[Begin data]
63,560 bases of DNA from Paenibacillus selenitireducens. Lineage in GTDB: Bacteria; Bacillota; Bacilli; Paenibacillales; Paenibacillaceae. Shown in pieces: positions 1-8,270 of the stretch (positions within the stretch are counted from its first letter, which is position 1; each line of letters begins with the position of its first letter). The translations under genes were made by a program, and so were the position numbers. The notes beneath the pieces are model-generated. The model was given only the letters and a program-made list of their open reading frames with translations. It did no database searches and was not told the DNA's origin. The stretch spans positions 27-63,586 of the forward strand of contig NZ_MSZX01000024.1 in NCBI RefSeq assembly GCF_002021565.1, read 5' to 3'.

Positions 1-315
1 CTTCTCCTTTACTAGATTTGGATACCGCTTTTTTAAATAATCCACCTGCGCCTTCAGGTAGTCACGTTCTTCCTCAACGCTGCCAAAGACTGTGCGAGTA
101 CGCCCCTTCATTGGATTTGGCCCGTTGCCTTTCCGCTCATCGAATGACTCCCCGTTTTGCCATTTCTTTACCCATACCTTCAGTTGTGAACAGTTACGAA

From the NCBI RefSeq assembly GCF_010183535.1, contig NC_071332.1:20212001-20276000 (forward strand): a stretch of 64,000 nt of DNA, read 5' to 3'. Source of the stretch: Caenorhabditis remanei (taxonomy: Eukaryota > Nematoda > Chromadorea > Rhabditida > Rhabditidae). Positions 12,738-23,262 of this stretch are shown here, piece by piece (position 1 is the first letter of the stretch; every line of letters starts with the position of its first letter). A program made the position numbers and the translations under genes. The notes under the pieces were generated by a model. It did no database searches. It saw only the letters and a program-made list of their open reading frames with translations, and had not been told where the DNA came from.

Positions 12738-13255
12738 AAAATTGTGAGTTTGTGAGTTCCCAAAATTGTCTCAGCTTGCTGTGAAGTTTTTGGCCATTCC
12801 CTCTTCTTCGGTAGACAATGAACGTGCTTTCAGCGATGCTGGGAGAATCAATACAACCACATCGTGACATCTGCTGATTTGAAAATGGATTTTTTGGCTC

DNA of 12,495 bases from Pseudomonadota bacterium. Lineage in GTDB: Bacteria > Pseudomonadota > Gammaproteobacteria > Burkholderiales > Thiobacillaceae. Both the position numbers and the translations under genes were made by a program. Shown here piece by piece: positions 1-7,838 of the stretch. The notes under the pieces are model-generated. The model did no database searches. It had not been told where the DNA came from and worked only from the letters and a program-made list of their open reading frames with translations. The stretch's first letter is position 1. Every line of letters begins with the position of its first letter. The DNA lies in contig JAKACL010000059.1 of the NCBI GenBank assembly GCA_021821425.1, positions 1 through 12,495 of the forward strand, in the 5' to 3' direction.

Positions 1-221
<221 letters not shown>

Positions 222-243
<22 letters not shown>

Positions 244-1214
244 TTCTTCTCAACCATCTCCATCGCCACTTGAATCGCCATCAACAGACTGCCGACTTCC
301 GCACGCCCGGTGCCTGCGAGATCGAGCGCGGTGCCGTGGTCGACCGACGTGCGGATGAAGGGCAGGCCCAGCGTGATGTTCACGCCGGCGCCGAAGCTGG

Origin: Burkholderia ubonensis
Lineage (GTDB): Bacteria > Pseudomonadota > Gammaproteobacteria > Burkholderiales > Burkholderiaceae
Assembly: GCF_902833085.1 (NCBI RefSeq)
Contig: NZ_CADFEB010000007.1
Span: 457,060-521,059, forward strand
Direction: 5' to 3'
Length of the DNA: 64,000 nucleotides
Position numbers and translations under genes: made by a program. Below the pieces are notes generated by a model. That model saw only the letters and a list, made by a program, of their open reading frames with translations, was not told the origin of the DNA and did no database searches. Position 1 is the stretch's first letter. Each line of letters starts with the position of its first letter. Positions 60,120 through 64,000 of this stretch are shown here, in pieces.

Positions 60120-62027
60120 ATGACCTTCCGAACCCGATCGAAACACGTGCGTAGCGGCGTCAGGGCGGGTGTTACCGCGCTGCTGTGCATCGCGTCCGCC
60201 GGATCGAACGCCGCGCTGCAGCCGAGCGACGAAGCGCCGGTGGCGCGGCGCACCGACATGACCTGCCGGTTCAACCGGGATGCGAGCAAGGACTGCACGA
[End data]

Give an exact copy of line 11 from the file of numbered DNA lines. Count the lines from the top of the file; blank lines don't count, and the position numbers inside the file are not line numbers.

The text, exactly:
<221 letters not shown>